Tomorrow, we won’t have the luxury of a weekend to grieve with the media and all the other trappings of tragedy. In time, the candles will be extinguished, the teddy bears gathered up and people will have to go back to their lives.

The families, parents and siblings have to buy coffins and cemetery plots. They will have empty beds in their homes and unfillable holes in their hearts and lives. They will gradually learn to live without their loved ones. Their need to grieve will live on as will the spirits of those who died this Friday. Remember their need to grieve.

I pray that Newtown will find a way to memorialize their love of these precious souls taken before their time.

Please also find room in your heart to remember The Lanza family who lost their mother and son. Adam was also a brother and a son. I believe his father and Ryan have lost their son/brother twice, first to mental illness and then to a senseless death.


A Jar of Mayonnaise, Laughter and Tears


How can a jar of mayonnaise move me to tears? Let me try to explain. I am two finals from my Bachelor’s degree. Thirty years in the making while having six children, ending a bad marriage after 26 years only to find the love of my life and having to relinquish him in death. Finishing…anything…well…has eluded me for decades. It used to be so important to me. Now, the closer I am to completing my degree, the more of a non-event it becomes. Filtering life through death will do that. I’m also 51 years old and I still feel love for a dead man. The kicker is I’m a Psychology major and aspire to be a counselor. I confess I’ve not had the emotional reserve to contribute much to my on-line support groups lately. I’ve been functioning more as a voyeur. I easily become lost in cyber-world connections because I am immeasurably grateful and needy of the instant family of support that unites us all.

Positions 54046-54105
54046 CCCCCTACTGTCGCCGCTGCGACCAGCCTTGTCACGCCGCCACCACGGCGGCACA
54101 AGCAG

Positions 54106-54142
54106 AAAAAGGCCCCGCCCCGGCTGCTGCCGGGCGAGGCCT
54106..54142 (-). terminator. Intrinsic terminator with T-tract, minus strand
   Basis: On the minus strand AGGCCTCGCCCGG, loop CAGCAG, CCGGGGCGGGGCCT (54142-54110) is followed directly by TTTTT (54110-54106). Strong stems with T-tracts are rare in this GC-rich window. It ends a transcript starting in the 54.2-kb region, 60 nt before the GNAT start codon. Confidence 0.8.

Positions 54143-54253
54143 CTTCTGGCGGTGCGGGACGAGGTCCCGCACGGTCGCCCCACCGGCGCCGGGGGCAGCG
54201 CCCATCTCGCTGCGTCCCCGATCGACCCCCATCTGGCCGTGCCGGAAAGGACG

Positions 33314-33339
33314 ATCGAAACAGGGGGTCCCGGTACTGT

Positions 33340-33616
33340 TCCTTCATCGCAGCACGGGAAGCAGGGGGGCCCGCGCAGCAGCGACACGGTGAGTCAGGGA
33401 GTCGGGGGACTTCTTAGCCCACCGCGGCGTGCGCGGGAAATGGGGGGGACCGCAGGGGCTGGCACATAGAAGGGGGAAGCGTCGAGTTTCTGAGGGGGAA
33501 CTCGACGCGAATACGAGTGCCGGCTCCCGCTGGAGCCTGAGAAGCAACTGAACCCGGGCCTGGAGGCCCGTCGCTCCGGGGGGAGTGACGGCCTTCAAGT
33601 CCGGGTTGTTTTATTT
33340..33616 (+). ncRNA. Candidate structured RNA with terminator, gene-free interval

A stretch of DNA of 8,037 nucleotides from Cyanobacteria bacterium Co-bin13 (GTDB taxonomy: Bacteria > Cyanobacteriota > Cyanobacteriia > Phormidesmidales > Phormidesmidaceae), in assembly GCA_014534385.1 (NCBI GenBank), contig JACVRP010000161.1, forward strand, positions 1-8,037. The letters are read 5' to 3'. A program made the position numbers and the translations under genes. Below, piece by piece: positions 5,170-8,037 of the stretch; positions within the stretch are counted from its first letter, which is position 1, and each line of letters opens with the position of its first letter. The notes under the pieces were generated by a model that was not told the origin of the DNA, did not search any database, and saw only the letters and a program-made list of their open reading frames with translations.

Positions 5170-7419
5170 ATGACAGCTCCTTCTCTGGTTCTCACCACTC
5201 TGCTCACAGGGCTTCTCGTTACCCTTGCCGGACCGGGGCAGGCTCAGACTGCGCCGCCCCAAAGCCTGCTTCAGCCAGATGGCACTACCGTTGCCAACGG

So back to the story.